“What was done to me will be done to you one day,” said Mahinda Rajapaksa to Ranil Wickremesinghe soon after the presidential election of 2015. The comments turned out to be prophetic. In Sri Lankan political history, Friday, the twenty-sixth of October was the night of the long knives. The day began innocuously enough. If [...]


Oct. 26, 2018: The purge and the ‘Night of the Long Knives’

Premier Stakes

“What was done to me will be done to you one day,” said Mahinda Rajapaksa to Ranil Wickremesinghe soon after the presidential election of 2015. The comments turned out to be prophetic.

Wickremesinghe, flanked by party stalwarts and wife Maithree, addresses a protest rally held outside Temple Trees

In Sri Lankan political history, Friday, the twenty-sixth of October was the night of the long knives.

The day began innocuously enough. If Sri Lankans gathered at their favourite watering hole to discuss the prospects of their nation, it would have been about whether their cricket team, which had recorded a rare but record-breaking win against the visiting World No. 1 ranked English cricket team on Tuesday, would be able to repeat their performance at a T20 encounter of the gentleman’s game on Saturday.

By night time, however, a very different kind of game was underway- and it was being played in the most ungentlemanly manner. It wasn’t cricket and it was not played by Queensbury rules. The first hint that something was afoot came when it was announced that the United Peoples’ Freedom Alliance (UPFA) had pulled out of the ruling coalition with the United National Party (UNP) led United National Front (UNF).

Then came the bombshell: It was announced that Mahinda Rajapaksa had been sworn in as Prime Minister by President Maithripala Sirisena. Shortly afterwards, a terse, one paragraph letter — written by Sirisena to Prime Minister Ranil Wickremesinghe saying that he had been relieved of his duties under Article 42(4) of the Constitution — was released to the media.

There was no live telecast of the swearing-in. The first video footage of the event emerged on social media from recordings made on smartphones by the few present.

Wickremesinghe, who was in Galle, was caught unawares and rushed back to Colombo to deal with the crisis. The resulting political conundrum continues to confound the country today, more than a week later.

Sirisena has, since, sworn in more than a dozen ministers, Rajapaksa among them, being allocated the key Finance Ministry. Wickremesinghe meanwhile has refused to leave Temple Trees, the official residence of the Prime Minister at Kollupitiya. The international community has expressed concern at this turn of events, with some Western countries issuing adverse travel advisories, days after Sri Lanka was voted as the No.1 global tourist destination by the popular international travel journal, The Lonely Planet.

Meanwhile, the new government is in disarray. State media institutions were to take the first hit, with state broadcaster Rupavahini changing its tune on Friday night around 9.30 pm as Rajapaksa loyalists took over the institution, forcing Ministers Mangala Samaraweera, Rajitha Senaratne and young MP Chatura Senaratne who had arrived at the station to make a hasty exit amidst an unruly mob booing and threatening them.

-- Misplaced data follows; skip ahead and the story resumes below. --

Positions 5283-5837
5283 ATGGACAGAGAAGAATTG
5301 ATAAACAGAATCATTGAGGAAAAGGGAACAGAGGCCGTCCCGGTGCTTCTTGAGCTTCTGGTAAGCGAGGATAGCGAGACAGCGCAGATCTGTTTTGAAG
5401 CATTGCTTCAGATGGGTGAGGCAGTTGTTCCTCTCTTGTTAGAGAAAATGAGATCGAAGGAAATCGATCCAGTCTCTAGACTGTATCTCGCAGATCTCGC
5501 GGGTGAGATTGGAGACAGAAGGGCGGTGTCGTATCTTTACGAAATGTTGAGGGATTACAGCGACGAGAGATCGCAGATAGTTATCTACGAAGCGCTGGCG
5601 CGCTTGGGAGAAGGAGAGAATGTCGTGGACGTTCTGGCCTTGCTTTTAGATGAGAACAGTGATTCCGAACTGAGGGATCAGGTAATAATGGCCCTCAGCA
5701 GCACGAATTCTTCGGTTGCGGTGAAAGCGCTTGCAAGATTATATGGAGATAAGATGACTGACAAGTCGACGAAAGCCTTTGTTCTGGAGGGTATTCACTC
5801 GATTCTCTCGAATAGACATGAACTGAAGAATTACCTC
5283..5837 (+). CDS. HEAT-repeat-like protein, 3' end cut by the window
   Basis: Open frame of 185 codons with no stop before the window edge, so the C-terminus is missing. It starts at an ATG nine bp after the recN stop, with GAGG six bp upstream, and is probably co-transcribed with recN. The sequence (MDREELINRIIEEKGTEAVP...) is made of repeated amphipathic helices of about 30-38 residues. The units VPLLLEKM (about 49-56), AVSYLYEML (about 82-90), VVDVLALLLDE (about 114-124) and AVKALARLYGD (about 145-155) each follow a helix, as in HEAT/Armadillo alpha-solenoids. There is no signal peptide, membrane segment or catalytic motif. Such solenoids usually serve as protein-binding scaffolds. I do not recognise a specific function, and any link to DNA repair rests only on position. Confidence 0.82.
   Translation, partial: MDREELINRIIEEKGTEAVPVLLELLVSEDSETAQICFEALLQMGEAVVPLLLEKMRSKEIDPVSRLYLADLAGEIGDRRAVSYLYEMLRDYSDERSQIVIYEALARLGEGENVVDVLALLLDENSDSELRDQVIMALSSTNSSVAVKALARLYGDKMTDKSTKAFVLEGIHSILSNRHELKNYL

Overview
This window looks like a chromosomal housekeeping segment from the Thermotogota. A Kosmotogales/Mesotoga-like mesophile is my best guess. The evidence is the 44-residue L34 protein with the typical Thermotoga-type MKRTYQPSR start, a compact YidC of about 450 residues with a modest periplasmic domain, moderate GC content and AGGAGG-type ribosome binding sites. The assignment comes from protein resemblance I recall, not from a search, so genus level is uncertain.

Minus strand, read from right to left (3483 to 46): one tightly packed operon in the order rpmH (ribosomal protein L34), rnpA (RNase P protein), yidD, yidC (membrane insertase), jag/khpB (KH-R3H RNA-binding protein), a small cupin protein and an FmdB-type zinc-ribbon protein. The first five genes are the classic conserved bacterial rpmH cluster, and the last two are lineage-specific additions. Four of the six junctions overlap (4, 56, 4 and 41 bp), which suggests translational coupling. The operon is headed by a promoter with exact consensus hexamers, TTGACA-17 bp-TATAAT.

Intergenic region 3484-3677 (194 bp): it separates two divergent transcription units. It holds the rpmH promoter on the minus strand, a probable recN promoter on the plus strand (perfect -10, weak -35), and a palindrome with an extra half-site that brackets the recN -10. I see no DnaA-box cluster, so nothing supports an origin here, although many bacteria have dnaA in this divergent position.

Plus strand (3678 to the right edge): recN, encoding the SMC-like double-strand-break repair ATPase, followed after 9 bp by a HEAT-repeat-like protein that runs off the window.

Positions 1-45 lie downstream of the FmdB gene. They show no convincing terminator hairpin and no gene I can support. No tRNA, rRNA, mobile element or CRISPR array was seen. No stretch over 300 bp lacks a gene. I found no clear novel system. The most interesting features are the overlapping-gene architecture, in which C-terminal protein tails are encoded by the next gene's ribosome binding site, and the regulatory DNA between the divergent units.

The unrest has already claimed one life when clashes erupted at the Ceylon Petroleum Corporation at Dematagoda when Minister Arjuna Ranatunga arrived there. A mob surrounded Ranatunga who was holed up in the corporation’s offices for three hours. He made his getaway donning the uniform of a Special Task Force (STF) commando and leaving with a STF contingent. Ranatunga’s bodyguard shot at the mob and one person succumbed to his injuries.

The general sense of disapproval hanging over Sirisena’s action stems from his arbitrary decision to remove Wickremesinghe from office without resorting to a specific provision in the Constitution. Article 42(4) referred to in his letter to Wickremesinghe merely states that “The President shall appoint as Prime Minister the Member of Parliament, who, in the President’s opinion, is most likely to command the confidence of Parliament”.

Sirisena and his loyalists argue that that the Cabinet ceased to function when the UPFA pulled out of the government. That begs the question as to why the UPFA- with Sirisena’s blessings- went to the trouble of putting together a motion of no confidence against Wickremesinghe in April to try and remove him, when they could have pulled out of the government then and dismissed Wickremesinghe.

One-time professor of law turned politician G. L. Peiris tried to be the lawyer he never was. His arguments were roundly criticized by his opponents and disowned by his supporters. Unknown to him was the Supreme Court determination that the Interpretation ordinance is subservient to the Constitution, something a first year law student would know as our ‘Focus on Rights’ columnist pointed out last week.

Sri Lanka, despite its upheavals, insurrections and terrorist wars in its seventy years of post-independence history, has always had democratic changes of government.

There have been times when governments have extended its tenure by questionable means, such as when Sirima Bandaranaike extended the term of office of her 1970 government by promulgating a Republican Constitution and when her bête noire, J.R. Jayewardene extended the life of the 1977 Parliament through a referendum in 1982. However, there has never been an arbitrary removal of a government — and that too by a President who came to power promising to abolish the authoritarian powers of the Presidency.

Having committed himself to the unimaginable, Sirisena now has to justify it by demonstrating that Rajapaksa enjoyed the confidence of Parliament — and the numbers game is in full swing, amidst speculation that cash and promises of ministerial office are being dangled before UNPers, particularly those disgruntled with Wickremesinghe’s leadership. Anti-defection laws have long been talked of, but never implemented. If elections and people’s mandates are not to be a standing joke in the future, these laws seem imperative. A Parliament, nay a country and its people cannot be held ransom to a few political frogs.